Thursday, November 26, 2015

Post Sandy: Even after the insurance check, try getting the money from your bank

Even after the insurance check comes in, Sandy victims find it's hard to get the money as banks micro-manage.

Post Sandy: Even after the insurance check, try getting the money from your bank



Among the responses to my story today about Sandy victims who can't shake any insurance money out of the National Flood Insurance Program, featuring Maurice Corkery of Delaware County, above,  was an e-mail from Anne Cancelmo of Ocean City, who writes, "How about an article on the topic regarding insurance companies when writing a check to cover losses write it to the homeowner (aka morgtage holder) and the bank (mortgager).

Cancelmo goes on to write, in a complaint I have heard often: "Therefore both parties must sign check. And how about the bank putting check into escrow account to micro manage and approve any repairs homeowner will make? No matter insurance company has documentation already and has approved repairs. No matter repairs have been made an dhomeowner just wants reimbursement.

"TD Bank has this policy. So does Wells Fargo. Problem is you don't know this until u go to deposit insurance check.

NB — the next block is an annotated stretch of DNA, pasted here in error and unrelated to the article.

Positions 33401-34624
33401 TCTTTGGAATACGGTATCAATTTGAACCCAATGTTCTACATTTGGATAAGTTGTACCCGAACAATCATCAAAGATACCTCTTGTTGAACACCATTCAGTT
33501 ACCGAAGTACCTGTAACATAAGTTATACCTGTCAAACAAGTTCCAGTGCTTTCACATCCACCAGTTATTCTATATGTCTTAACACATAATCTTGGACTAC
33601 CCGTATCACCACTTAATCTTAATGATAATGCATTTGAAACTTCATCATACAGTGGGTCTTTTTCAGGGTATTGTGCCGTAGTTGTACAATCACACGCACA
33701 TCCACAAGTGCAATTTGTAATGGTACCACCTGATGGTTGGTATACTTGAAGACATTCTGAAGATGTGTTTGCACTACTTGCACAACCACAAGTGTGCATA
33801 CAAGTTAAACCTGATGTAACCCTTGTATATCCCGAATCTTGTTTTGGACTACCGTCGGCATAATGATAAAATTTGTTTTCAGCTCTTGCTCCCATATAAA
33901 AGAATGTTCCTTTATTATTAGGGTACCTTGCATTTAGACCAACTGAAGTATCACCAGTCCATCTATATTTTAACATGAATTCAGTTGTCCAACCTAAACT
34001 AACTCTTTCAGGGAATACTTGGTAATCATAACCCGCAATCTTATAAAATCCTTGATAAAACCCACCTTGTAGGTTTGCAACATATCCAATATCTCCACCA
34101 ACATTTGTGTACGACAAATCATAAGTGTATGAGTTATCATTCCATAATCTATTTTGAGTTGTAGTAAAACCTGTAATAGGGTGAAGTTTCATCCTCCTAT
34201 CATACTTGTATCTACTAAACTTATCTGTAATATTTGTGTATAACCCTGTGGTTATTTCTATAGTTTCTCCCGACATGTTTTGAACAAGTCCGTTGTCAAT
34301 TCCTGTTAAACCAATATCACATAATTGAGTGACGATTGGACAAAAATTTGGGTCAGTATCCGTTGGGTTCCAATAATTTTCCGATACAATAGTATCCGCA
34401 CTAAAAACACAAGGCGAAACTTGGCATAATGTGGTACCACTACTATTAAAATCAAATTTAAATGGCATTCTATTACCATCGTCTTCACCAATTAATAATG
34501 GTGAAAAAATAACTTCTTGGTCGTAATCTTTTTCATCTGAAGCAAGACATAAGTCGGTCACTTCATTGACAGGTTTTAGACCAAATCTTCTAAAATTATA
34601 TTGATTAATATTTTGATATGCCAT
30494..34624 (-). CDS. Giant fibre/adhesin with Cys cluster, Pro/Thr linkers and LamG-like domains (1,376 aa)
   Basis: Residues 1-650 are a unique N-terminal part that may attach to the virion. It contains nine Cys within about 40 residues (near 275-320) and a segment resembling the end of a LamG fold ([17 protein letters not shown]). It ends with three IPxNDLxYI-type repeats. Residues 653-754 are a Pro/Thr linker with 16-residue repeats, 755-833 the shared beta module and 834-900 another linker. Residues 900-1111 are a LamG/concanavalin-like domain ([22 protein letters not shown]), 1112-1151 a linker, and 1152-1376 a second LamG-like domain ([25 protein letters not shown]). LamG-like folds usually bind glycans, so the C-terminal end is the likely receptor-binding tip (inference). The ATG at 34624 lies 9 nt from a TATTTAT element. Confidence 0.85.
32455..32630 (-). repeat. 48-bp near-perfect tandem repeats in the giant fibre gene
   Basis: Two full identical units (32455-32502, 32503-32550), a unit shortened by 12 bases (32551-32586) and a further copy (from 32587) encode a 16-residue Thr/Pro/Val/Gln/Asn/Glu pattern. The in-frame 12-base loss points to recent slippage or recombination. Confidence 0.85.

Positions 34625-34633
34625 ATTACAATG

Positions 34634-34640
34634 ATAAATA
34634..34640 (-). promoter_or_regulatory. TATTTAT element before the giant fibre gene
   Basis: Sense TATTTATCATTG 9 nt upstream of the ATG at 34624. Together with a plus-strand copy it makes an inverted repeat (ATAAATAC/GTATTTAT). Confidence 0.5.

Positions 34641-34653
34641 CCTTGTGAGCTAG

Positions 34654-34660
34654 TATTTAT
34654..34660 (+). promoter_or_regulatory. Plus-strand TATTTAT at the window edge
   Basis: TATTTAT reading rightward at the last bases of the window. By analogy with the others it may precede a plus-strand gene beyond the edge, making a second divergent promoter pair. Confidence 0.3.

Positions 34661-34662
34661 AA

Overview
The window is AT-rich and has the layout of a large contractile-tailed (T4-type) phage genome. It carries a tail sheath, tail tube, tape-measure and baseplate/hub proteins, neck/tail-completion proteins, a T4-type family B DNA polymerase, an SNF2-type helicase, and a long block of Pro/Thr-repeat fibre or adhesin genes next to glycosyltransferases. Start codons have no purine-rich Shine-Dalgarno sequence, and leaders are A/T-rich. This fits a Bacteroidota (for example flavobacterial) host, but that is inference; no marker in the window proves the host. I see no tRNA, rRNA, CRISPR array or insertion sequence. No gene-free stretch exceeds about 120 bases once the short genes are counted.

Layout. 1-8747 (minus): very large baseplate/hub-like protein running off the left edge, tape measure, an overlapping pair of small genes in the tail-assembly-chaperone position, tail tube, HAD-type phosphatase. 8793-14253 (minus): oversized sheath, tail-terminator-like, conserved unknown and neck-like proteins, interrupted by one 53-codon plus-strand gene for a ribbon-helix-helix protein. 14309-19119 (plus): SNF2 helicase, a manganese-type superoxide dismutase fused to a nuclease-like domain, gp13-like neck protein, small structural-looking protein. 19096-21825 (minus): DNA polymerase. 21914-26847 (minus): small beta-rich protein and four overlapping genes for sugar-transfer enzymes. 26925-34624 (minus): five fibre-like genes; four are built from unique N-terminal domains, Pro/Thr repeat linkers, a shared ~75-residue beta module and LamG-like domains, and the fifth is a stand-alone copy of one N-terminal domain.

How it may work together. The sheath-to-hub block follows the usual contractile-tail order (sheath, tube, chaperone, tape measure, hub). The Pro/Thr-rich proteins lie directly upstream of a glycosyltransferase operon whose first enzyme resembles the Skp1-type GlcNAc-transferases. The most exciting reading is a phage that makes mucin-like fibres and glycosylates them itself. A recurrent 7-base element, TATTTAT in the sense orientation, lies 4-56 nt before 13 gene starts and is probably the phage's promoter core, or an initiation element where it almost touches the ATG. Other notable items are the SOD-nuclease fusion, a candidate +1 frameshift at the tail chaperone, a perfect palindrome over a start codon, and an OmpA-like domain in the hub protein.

"The aftermath of the storm is worse than the storm, but I still consider myself lucky. But others are not so. Just another insult to injury."

One homeowner in Brigantine told me that to avoid this problem, he dug deep into savings and paid off his mortgage so he could deposit the insurance settlement outright and have access to the cash as he saw fit. 


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About this blog

Inquirer staff writer Amy S. Rosenberg has covered Philly police, city neighborhoods, Ed Rendell as mayor, the Jersey shore, Atlantic City, Miss America and the psychology of Eagles fans. She moved to Ventnor on July 3, 1995, which makes her a local, but not really.

Inquirer Staff Writer Jacqueline L. Urgo has spent every summer of her life at the Jersey Shore, and has lived there year-round for nearly 30 years, even fulfilling one of her bucket list dreams by once living in a house by the sea.

Since 1990, she has covered the waterfront for The Inquirer — from the Atlantic to the Delaware Bay shore — and some of the mainland in between. Along the way, she amassed an encyclopedic knowledge of this tear-it-down-and-build-it-back-up region, delving into the history and the hype of a place with a lot of unexpected stories to tell.

Amy S. Rosenberg
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